Childhood Obesity News has been looking back over debates about tax, in recent years, and some of the attempts to implement taxes on soda and junk food to offset the enormous costs of public health care. Around the world, various countries have tried to cope with the problem, experiencing varying degrees of success.
Freakonomics authors Stephen J. Dubner and Steven D. Levitt attended a seminar, sponsored by the Robert Wood Johnson Foundation, on what to do about childhood obesity, and naturally the subject of a “fat tax” (an umbrella term for taxing various unhealthful goodies) was on the table. Dubner remarked:
One objection that I was surprised no one raised: the simple fact that taxpayers might hate the tax and rebel against it to the point where it becomes politically and economically impossible.
As luck would have it, it was during this conference that Denmark announced it was abandoning a brave and innovative fat tax (affecting oil, butter, sausage, cheese and cream) after only a year of implementation. A government assessment found that there had been a negative effect on the economy, and that the tax had been especially damaging to small businesses. In the wake of this decision, the Danish government also gave up on a planned sugar tax.
In 2014, when Canada was considering a fat tax, people remembered how Jens Klarskov of the Danish Chamber of Commerce had compared the food tax notion to using nuclear weapons for rabbit-hunting—in other words, an unnecessary show of overkill. Journalist Jordan Bateman gave more details on Denmark’s short-lived experiment:
It was an economic disaster: half of all Danes poured south to shop in cheaper Germany, more than 1,300 Danish jobs were lost, and merchants became snared in red tape.
The discredited Danish effort set an unsavory precedent that food-tax opponents eagerly cited time after time. This echo came from Gary Dawson CEO of Australia’s Food and Grocery Council (read: industry lobbyists) who said of Denmark’s aborted fat tax:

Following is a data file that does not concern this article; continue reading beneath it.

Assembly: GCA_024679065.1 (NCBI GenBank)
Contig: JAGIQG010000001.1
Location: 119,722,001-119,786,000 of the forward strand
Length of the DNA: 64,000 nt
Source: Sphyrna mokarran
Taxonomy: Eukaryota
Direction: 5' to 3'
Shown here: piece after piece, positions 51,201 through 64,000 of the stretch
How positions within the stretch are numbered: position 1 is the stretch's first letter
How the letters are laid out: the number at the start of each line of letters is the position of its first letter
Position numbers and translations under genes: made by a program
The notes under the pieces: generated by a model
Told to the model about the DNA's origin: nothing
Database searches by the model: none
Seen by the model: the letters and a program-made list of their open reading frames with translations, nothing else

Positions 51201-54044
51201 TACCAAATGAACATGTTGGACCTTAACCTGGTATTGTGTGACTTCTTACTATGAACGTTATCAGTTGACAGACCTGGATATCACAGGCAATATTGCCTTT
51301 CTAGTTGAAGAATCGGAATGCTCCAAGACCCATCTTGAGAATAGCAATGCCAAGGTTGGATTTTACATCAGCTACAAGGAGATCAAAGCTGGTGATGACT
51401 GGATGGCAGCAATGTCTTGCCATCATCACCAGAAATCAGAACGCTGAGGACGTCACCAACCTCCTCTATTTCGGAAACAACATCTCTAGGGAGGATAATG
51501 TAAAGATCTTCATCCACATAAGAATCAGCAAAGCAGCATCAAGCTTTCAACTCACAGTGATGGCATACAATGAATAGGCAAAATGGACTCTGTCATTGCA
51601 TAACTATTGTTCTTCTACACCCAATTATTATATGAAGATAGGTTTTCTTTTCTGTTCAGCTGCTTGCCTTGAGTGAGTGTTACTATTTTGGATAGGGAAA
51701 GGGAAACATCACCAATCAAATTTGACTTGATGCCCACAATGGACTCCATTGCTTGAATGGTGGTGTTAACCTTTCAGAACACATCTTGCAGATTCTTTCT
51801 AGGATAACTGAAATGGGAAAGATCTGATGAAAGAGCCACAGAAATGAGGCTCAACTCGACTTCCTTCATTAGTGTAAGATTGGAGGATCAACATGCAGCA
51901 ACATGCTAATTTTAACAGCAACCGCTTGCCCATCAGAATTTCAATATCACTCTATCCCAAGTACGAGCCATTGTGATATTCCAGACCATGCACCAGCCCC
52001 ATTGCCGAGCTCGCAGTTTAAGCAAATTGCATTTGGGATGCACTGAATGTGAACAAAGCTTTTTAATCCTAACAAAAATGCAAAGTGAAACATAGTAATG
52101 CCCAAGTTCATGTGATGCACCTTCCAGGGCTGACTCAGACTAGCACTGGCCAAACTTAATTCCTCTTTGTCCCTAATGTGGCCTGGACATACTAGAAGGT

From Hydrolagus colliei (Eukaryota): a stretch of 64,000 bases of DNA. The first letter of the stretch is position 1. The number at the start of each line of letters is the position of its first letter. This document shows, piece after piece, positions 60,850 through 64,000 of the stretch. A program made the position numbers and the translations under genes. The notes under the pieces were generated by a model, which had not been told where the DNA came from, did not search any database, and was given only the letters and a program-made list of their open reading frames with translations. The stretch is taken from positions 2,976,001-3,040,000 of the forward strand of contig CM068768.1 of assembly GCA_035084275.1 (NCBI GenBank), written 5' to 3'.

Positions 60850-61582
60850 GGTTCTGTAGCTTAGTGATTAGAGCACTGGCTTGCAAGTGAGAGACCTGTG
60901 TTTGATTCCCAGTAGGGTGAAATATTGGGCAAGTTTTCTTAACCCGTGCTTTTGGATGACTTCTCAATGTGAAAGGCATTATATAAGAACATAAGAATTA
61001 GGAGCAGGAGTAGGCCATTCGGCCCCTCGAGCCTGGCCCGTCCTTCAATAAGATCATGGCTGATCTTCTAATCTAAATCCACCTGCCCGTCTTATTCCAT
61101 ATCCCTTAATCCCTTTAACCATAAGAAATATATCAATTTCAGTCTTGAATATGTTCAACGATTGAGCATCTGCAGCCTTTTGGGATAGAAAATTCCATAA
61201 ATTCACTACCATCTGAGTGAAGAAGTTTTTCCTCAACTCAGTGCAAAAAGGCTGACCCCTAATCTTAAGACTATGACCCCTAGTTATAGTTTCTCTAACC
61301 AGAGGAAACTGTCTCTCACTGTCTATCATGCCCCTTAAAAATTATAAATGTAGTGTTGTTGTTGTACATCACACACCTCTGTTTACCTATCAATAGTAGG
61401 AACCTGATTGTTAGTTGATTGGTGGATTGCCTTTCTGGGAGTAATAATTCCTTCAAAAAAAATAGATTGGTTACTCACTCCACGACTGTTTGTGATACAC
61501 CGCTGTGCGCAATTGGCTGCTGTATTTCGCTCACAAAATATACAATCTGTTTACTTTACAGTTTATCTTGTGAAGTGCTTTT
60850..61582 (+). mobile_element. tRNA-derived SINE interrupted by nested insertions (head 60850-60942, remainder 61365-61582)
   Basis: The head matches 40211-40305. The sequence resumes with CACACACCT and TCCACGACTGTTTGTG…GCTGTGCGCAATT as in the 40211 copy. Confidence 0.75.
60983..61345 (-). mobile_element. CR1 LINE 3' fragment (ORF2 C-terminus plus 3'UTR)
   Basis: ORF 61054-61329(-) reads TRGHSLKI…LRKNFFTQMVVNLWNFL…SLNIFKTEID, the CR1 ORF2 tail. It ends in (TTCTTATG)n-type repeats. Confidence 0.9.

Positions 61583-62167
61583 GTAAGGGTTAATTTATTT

It raised food prices, hit the poorest the hardest and failed to bring about any measurable public health benefit—a shocking policy trifecta that no sensible government would want to emulate.
Of the Nordic countries, Finland is the fattest, but when a poll was commissioned earlier this year to take the public temperature regarding a fat tax, the research company found little enthusiasm. Its news service reported:
In the questionnaire about one thousand people were asked, among other things, if more tax money should be allocated for dealing with the problem. As many as 57 percent of respondents weren’t keen on this option. So should there be a fat tax—that is, a surcharge for overweight people using healthcare services? As many as 73 percent of respondents opposed such additional charges.
The researcher also made the sensible point that in Finland, a great deal of the native obesity is attributable to alcohol consumption. Even if it were successfully passed, a fat tax on food would cause social uproar disproportionate to the amount of good effect it might possible have.
Your responses and feedback are welcome!
Source: “Fans of a “Fat Tax” Will Be Saddened by the News From Denmark,” freakonomics.com, 11/13/12
Source: “Opinion: Food taxes didn’t work in Denmark and won’t work here,” VancouverSun.com, 05/22/14
Source: “Federal Government backed study into fat tax on fast foods,” AustralianRetail.com, 05/21/13
Source: “Survey: Finns are against fat tax,” Yle.fi, 05/05/15
Image by Tom Woodward